Gluten: Friend or Foe?

Tracie Chavoor

Published on October 11th, 2016

In recent years gluten has gotten a lot of flack from the media - you probably know multiple people right now who are trying to adhere to a gluten free diet. The gluten free “fad” has become a multi-billion dollar industry with a majority of these consumers stating they believe the gluten free options to be healthier than their gluten containing counterparts.

Gluten is found in wheat, barley and rye and is a protein that gives dough a sticky consistency allowing it to rise without falling apart. After baking, gluten is responsible for bread’s amazing chewy texture. Gluten has been a part of our diet since the beginning of agriculture, which started about 10,000 years ago. While a majority of us have adapted to this protein quite well, about 10% of people are in some way gluten intolerant.

There are certain conditions in which a gluten free diet is necessary to be able to live a functional, healthy life. This includes people with Celiac disease, non-celiac gluten sensitivity or a wheat allergy. There is also evidence that following a gluten free diet can be beneficial for people with irritable bowel syndrome. There is mixed evidence on the benefits of a gluten free diet in people with autism and more research is needed in this area. However, there is no evidence that a gluten free diet is healthier for the general population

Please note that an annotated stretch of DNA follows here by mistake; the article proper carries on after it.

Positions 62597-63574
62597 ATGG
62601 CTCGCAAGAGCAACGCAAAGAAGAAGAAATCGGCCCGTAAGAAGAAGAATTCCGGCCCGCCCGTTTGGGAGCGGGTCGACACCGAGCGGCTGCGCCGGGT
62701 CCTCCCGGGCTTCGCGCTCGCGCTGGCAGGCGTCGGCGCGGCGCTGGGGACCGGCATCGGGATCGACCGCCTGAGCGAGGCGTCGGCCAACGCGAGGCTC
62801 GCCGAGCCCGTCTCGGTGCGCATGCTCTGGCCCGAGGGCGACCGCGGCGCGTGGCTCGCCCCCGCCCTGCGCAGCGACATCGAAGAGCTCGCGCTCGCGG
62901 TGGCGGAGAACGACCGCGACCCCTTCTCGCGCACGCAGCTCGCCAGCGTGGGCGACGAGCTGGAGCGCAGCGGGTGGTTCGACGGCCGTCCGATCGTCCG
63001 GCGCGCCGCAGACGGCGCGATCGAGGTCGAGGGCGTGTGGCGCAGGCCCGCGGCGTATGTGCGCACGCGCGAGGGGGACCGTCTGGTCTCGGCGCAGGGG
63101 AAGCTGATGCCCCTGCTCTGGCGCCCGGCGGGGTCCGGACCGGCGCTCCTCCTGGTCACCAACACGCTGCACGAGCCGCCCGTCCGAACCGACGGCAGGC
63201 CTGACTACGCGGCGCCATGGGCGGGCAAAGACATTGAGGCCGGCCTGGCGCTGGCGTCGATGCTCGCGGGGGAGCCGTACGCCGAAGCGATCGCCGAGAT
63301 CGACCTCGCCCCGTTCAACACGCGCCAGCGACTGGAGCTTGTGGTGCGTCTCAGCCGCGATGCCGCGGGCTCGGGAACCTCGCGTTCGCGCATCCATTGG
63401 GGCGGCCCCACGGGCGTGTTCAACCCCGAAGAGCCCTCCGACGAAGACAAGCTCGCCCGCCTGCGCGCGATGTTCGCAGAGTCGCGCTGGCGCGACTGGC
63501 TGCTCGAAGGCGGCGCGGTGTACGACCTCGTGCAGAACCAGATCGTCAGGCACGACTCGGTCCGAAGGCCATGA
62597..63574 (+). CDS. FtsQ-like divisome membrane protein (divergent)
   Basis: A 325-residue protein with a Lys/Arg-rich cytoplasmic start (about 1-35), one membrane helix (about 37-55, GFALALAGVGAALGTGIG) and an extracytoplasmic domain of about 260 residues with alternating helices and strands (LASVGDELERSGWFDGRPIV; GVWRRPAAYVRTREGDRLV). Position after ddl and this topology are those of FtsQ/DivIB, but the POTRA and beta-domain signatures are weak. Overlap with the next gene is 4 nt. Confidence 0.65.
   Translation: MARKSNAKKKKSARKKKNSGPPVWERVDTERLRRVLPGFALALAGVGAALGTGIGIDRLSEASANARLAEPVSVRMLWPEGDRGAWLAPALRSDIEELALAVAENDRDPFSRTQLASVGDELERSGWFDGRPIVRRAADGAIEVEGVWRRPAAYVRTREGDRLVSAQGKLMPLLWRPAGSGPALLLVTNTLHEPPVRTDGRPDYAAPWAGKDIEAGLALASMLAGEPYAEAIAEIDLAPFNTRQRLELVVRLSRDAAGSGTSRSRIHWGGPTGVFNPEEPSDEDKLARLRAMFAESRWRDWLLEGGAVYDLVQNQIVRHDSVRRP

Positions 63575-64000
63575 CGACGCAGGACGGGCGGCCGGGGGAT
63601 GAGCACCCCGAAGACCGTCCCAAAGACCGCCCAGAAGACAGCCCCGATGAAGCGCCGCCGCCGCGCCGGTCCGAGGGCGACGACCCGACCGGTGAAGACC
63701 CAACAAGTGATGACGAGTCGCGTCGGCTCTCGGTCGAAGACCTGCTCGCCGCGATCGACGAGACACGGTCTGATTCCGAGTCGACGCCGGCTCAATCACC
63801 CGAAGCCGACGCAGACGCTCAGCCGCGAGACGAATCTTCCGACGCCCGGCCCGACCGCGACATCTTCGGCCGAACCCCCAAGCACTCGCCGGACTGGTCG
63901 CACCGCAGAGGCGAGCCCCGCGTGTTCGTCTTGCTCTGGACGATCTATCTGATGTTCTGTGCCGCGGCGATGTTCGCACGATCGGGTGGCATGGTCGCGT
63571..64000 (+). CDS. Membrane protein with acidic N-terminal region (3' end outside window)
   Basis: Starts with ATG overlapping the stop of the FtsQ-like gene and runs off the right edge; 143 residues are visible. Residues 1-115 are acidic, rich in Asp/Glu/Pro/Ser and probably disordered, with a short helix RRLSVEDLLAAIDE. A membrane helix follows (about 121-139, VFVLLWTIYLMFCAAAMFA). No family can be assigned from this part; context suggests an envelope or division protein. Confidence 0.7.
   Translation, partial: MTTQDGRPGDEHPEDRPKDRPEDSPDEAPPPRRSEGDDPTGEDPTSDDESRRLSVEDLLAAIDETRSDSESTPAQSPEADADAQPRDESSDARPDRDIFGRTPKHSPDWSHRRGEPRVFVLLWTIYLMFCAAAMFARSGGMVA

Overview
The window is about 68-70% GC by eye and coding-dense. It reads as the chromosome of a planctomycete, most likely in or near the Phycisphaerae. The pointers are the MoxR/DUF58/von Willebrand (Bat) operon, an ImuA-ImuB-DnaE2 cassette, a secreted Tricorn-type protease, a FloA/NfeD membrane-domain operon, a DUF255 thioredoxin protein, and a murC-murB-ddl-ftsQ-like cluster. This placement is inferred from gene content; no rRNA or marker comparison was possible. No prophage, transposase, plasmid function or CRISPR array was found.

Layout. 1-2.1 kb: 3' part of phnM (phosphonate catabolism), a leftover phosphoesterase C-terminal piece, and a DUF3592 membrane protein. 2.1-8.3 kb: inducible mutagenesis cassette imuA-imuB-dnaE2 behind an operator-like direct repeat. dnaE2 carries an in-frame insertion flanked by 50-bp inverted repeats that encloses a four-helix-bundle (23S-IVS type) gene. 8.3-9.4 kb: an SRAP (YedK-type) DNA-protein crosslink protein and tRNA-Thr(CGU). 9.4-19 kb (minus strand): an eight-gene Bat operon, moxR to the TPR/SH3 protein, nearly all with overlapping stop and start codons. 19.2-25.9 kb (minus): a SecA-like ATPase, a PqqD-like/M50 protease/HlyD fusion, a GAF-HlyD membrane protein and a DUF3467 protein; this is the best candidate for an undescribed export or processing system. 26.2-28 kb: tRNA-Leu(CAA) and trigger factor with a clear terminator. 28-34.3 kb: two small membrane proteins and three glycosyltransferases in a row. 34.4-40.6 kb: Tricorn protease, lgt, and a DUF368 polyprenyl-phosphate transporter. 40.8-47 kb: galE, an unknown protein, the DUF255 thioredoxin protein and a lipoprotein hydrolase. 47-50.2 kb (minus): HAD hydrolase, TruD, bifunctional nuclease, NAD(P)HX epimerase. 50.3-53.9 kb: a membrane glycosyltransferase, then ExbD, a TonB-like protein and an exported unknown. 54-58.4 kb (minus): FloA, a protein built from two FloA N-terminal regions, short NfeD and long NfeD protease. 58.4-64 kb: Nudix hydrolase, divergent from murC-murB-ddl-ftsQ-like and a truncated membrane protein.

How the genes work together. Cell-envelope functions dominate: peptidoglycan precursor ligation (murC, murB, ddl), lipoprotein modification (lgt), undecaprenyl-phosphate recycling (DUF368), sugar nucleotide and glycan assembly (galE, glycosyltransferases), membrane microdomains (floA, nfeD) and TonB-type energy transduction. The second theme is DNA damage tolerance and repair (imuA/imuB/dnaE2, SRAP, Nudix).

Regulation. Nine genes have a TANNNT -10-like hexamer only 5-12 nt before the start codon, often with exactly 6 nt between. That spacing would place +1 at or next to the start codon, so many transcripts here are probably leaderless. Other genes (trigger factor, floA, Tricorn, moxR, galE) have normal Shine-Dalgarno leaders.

For the majority of us, cutting out gluten means cutting out a huge group of foods that are high in dietary fiber. It is estimated that < 3% of Americans consume enough dietary fiber - the average American eats 15 grams of fiber every day, which is far lower than the recommended 25-30 grams/day. Fiber is important for both heart health and gut health and in the prevention of gastrointestinal cancer.

Cutting out gluten also makes it difficult to get enough folate, riboflavin, thiamin, niacin and iron and people with gluten intolerance should take a multivitamin to supplement. Some people believe cutting out gluten can help in weight loss but there is currently no evidence to suggest this works. On the contrary, people with Celiac disease who start to follow a gluten free diet are likely to experience a slight weight gain (likely because of the improved absorption of nutrients with a healthier gut).

Lastly there may actually be health benefits associated with eating gluten! Some research suggests consuming gluten can help boost your immune system and improve your blood lipid levels, which decreases triglycerides and bad cholesterol and in turn helps with heart health!

So while I am not suggesting to eat all the wonder bread and pastries you want, you don’t have to feel guilty about enjoying a nice slice of whole grain, good-for-you bread.